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A Hard-Earned Vacation

Today President Donald Trump starts a planned 17-day vacation at his swank private New Jersey golf club, and we can hardly blame him for wanting to get away from the swamps of Washington, D.C., for a while. Thursday brought fresh leaks of some embarrassing phone calls Trump had with the heads of state of Mexico and Australia, as well as the news that the special counsel investigating the matter of what Trump now calls “Russia” has convened a grand jury, and that’s despite the best efforts of tough new chief of staff who was installed after a major administration shake-up and another week of rebukes by everyone from the Boy Scouts to America’s police chiefs to the Republicans in Congress.
The ostensible reason for the time away is that the White House is replacing its 27-year-old air-conditioning and heating system, and after the couple of sultry summers we’ve spent in Washington that seems plausible enough, although we’re not sure if President Andrew Jackson would have though so, and the timing does seem suspiciously fortuitous. Trump had long criticized his predecessor for spending too much time on golf courses, just as his predecessor had even more hypocritically criticized his predecessor for the same thing, and with his own private golf course being reimbursed by the government Trump will probably take an even worse public relations hit than either of them, but by now it could be a lot worse. If Trump can keep his thumbs gripped to a golf club rather than tapping out a “tweet” on his telephone, and stay away from interviews and otherwise avoid compounding his problems while his lawyers and remaining staff do their best to sort things out, that would probably be 17 days well spent.
The leaks about those embarrassing phone calls with the heads of state of Mexico and Australia had already been partially leaked way back in Trump’s second week of the job, but despite the momentary embarrassment Trump was able to dismiss them as “fake news” with with the politely oblique help of the other countries involved, and it was quickly forgotten in all the other news that kept coming. This time around there are full transcripts of the conversations, which are even more embarrassing in full context, and the White House is neither confirming nor denying their veracity, and neither are the other two governments involved, and by now the guy embarrassing himself on those transcripts sure does sound an awful lot like Trump.
The phone call with Australian Prime Minister Malcom Turnbull reveals Trump trying to weasel out of a deal the United States had during struck his predecessor’s administration to take in 1,250 refugees, getting the numbers involved and other basic facts of the deal wrong along the way, frankly worrying how it would “It would make me look terrible,” and abruptly ending the conversation after saying that he’d had a much more pleasant telephone call that day with Russian dictator Vladimir Putin.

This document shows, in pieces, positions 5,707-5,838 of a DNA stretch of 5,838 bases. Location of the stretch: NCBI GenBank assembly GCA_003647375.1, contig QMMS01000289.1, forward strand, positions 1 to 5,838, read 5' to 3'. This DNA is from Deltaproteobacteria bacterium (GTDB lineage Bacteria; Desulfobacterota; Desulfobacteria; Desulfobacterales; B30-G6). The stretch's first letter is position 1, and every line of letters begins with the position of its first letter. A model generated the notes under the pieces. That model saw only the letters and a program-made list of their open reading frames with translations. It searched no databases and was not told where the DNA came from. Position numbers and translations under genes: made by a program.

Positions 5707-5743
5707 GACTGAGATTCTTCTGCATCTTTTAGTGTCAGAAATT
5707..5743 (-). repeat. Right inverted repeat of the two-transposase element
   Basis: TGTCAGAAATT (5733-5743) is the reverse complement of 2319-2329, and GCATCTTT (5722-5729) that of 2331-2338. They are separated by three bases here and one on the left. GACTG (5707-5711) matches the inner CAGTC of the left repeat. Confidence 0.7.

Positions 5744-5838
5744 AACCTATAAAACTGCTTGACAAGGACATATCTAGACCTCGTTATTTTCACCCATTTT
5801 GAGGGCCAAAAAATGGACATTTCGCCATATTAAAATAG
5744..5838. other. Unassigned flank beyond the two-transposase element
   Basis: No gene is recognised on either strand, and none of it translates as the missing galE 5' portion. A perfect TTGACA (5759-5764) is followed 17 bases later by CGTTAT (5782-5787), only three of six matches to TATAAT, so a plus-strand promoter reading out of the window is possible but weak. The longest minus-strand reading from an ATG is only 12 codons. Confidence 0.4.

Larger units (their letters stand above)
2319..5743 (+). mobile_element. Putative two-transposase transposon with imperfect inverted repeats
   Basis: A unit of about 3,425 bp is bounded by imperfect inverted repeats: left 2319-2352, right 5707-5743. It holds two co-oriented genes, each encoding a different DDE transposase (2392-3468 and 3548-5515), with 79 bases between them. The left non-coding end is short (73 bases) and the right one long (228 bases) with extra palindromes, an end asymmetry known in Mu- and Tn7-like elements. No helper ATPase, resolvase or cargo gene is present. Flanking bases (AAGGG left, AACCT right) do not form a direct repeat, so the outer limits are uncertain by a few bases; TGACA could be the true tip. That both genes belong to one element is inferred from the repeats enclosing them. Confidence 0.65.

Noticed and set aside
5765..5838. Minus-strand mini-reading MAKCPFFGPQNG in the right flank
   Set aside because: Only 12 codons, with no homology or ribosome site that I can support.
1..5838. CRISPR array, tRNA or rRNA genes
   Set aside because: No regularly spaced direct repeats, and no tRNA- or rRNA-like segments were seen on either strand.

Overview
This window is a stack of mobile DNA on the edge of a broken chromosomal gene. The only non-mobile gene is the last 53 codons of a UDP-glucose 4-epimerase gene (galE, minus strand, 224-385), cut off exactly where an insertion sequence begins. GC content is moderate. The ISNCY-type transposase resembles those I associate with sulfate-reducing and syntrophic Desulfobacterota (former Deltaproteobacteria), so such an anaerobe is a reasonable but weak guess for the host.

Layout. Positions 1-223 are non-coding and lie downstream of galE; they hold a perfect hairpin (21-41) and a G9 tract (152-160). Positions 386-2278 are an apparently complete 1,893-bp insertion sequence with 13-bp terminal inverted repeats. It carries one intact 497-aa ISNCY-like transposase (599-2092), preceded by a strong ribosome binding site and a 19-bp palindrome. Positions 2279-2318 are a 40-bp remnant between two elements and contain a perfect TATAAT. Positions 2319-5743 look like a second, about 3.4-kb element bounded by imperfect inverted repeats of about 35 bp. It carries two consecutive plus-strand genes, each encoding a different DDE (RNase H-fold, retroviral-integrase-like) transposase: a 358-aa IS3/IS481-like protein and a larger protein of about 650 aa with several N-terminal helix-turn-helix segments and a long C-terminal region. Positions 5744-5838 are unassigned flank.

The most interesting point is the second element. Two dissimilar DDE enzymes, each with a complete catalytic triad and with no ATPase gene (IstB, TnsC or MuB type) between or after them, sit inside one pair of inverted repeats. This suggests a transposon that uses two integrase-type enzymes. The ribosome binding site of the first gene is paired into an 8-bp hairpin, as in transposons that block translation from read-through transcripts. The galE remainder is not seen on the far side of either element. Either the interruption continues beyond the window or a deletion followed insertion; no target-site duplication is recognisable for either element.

Worse yet, as far as Trump’s most loyal supporters might be concerned, in the phone call with Mexican President Pena Nieto he seemed to concede that he’d never really meant all that campaign rhetoric about making Mexico pay for a wall across the entire southern border, but expected the Mexican government to play along with it for the ruse for a while. Nieto bluntly said Spanish equivalent of “nyet,” so far the Republican majorities in Congress have been similarly reluctant to cough up the funding for a border wall, and this is not a good time for people to be reminded about it along with all the further “fake news” leaks that can neither be denied by confirmed by the White House.
The leaks about the special counsel convening a grand jury to issue all sorts of subpoenas in that “Russia” investigation have also been neither confirmed nor denied by the White House, so they’re also looking pretty credible, and although you can spin it so it’s not such a bad thing there’s no way of making it out to be a good thing. That special counsel has a formidable reputation as a dogged but by-the-book investigator, and according to the book the paneling of a grand jury implies some pretty darned prima facie evidence that something fishy’s going on, and for now all questions about it are being referred to the president’s and his family’s and staff’s outside legal counsel.
Given all the other leaks about “Russia” that have neither been confirmed nor denied over the past eight months or so, and instead been to referred to all the various outside counsels that are now involved, we can easily understand why Trump is wanting some rest and relaxation on a familiar golf course. Someone pretty high up in Trump’s administration  is leaking the latest leaks, too, so all the more reason to take some time off from whomever that might be. We’re sure he’ll still be in constant communication with the rest of the executive branch while he’s contemplating a chip shot, just as his predecessors claimed to do, and we hope he at least breaks par.
According to some rather embarrassing leaks to Golf Magazine and Sports Illustrated, though, Trump is also  a notorious golf cheat who routinely claims to have broken par, and so far the White House neither confirms nor denies this.